Income Inequality and Poverty in Ukraine and Transition to the Market Economy. Yevgeny Orel, C.Sc.(Econ.), Docent Faculty of Economic Science National University “Kyiv-Mohyla Academy”. Outline of the presentation. Introduction Deprivation and poverty Basic definitions Selected statistics
Yevgeny Orel, C.Sc.(Econ.), Docent
Faculty of Economic Science
National University “Kyiv-Mohyla Academy”
The Government of Ukraine and people of this country are in the process of transition to democratic governance, market economy and integration into the global system. This means the transition towards prosperity for all Ukrainian citizens. Prosperity for Ukrainians is the ultimate and permanent objective and the most desired result. To this end, the process of poverty alleviation is a must.
HDI of Kiev oblast is 0.738 (Income index 0.603)
Kyiv city 0.811 (0.687)
Transcarpathian oblast 0.661 (0.475)
Ukraine overall 0.736 (0.579)
Agricultural sector provides for 30% of GDP and 30% of total employment;
Economic growth in Ukraine owes the most of it to agricultural growth.
It concerns both sharing income and participation in the decision-making process:
the ratio of women’s wages in non-agricultural sector amounts to 71% of that of men;
the female representation at the legislative bodies amounts to 8%.
WB/SCS: female poverty exceeds that of male by 4-5 pp
People (%) considering environmental problems critical for Ukraine (UNDP/DFID data):
Air pollution (86%)
Unsafe drinking water (83%)
Nuclear safety, lack of (83%)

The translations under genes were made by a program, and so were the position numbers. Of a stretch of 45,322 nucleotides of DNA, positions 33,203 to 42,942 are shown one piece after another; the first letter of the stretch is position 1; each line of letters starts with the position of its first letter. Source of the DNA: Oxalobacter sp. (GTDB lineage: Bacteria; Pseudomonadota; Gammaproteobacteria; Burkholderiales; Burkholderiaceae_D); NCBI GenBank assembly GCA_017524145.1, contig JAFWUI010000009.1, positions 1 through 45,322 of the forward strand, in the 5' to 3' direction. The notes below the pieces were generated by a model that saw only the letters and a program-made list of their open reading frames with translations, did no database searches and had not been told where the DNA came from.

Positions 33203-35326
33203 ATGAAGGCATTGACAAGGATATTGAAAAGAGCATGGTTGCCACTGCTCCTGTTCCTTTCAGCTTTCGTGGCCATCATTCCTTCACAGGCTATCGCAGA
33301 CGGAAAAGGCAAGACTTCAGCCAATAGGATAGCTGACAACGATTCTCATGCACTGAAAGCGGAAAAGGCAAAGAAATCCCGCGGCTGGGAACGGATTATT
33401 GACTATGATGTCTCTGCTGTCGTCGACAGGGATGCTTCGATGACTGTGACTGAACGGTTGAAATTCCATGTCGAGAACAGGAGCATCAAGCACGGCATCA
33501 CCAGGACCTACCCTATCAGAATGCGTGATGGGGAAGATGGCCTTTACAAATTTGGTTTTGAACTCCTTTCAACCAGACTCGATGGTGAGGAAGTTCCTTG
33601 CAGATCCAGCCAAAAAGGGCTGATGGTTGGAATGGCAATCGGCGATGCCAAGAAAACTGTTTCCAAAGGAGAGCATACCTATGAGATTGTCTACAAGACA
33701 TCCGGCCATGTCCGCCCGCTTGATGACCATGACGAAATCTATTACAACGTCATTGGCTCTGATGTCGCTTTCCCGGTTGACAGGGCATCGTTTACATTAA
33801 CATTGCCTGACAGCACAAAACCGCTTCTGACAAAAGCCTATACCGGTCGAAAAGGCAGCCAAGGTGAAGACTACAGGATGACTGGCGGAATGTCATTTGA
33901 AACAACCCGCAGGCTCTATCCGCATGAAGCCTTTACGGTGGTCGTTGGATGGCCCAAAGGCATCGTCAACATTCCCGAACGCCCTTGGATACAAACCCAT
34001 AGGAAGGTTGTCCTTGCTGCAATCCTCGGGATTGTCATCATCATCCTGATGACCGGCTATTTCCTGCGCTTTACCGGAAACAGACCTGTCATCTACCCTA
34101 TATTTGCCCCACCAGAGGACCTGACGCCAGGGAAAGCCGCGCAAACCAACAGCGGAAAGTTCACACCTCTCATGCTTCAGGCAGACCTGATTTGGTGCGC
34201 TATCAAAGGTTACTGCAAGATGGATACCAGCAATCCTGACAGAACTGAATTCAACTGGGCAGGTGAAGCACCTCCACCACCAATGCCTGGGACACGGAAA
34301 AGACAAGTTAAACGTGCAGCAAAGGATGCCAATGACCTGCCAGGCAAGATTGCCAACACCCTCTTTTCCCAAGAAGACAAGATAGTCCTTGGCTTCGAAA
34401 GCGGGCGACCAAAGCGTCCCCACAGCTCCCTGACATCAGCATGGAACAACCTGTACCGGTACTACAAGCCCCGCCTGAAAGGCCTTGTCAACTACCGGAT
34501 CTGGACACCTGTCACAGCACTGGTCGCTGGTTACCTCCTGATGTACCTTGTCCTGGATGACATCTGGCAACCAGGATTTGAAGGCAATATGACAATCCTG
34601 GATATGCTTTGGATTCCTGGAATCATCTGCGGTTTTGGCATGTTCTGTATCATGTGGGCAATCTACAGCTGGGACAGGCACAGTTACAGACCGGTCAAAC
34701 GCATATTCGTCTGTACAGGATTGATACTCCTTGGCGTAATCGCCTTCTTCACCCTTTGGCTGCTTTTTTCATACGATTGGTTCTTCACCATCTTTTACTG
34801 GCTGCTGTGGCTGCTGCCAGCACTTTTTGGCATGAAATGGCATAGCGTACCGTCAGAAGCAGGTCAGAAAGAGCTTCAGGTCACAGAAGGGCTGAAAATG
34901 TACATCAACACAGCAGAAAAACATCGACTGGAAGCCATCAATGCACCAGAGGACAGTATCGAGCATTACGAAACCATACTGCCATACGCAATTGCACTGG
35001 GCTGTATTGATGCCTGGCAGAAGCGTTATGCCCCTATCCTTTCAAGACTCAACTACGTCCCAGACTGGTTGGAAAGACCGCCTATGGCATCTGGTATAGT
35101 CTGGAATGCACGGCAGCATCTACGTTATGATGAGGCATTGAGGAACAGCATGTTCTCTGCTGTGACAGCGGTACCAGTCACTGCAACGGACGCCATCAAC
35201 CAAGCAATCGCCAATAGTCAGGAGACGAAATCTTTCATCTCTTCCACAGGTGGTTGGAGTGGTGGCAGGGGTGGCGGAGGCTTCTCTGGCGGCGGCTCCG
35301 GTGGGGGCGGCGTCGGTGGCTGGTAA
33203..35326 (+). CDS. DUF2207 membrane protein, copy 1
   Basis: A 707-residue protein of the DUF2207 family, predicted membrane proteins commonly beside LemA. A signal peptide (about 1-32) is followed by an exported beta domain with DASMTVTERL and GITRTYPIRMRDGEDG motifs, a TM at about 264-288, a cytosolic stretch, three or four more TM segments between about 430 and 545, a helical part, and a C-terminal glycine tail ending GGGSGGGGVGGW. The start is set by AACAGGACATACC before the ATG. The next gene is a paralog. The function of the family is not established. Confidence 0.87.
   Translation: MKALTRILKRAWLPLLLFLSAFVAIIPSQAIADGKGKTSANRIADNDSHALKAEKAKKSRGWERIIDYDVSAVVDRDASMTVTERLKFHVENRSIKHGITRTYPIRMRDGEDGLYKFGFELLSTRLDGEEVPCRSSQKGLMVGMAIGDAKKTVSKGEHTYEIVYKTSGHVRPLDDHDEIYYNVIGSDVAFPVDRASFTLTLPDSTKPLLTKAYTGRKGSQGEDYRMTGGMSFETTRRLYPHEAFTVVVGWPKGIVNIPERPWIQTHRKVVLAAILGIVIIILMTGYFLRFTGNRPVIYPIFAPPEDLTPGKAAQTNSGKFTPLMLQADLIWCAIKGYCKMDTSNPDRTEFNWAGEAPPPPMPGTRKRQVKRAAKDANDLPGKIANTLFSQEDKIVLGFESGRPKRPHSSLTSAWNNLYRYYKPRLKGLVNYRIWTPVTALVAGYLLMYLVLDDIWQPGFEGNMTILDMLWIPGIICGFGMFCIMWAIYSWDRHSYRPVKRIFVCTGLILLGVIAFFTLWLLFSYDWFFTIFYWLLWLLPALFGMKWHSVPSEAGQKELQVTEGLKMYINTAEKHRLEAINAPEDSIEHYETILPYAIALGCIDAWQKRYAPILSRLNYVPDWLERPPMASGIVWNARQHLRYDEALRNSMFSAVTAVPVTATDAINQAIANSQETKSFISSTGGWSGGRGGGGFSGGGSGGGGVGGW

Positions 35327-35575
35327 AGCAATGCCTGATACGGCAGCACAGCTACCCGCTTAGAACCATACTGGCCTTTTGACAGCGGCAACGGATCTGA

Poor people become victims of the above problems more than any other group.
Ukraine: The largest HIV/AIDS infection incidence, 1-1.5% infected (as estimated compared to formal statistics)
High correlation between poverty and HIV/AIDS incidence (?)
Poor are more vulnerable (?) in terms of:
Greater chances of getting infected (poorer prevention and lack of information)
Lower capability to combat infection and disease
It results from unequal distribution of income
cited after David C. Colander
The same relates to other countries, Ukraine with its 55% of GDP in the “shadow” (the second economy) is not an exception.
Regions (and countries)
Gini coefficients for income per capita
Central Eastern Europe (Cz, Hu, Slo, Pl)
South Eastern Europe (Alb, Bulg, Cro, Mc, Ro)
Baltic States (Lith, Lat, Est)
CIS and Western FSU (RF, UA, Mld, Blr), incl.:
Caucasus and Central Asia (Ar, Gr, Krg, Kaz, Tdj, Trkm)
Income inequality in Eastern Europe
before and after transition
Source: World Bank (2000), Making Transition Work for Everyone: Poverty and Inequality in Europe and Central Asia, Washington DC: The World Bank. - Table 4.1.
Note: Gini coefficients in this and previous slide were calculated for income (not earnings) distribution.
“Poverty as a social problem was either unknown or well-dressed up in Eastern Europe before the disintegration of socialist regimes.”(Dimitri A. Sotiropoulos)
Are these two really peculiar only to Ukraine?
The latter finding is consistent with findings for Poland (Keane and Prasad, 2002), and Russia (Brainerd, 1998)
“You can’t feed people with macroeconomic indicators”(Anatoly Kinakh, 1st Vice-Premiere)
A fish or a fishing-rod?
“Combating poverty remains my top goal.” (Viktor Yushchenko, President of Ukraine)
Source: Waiting for the next dominoes. Economist; 1/15/2005, Vol. 374 Issue 8409, p40, 1/3p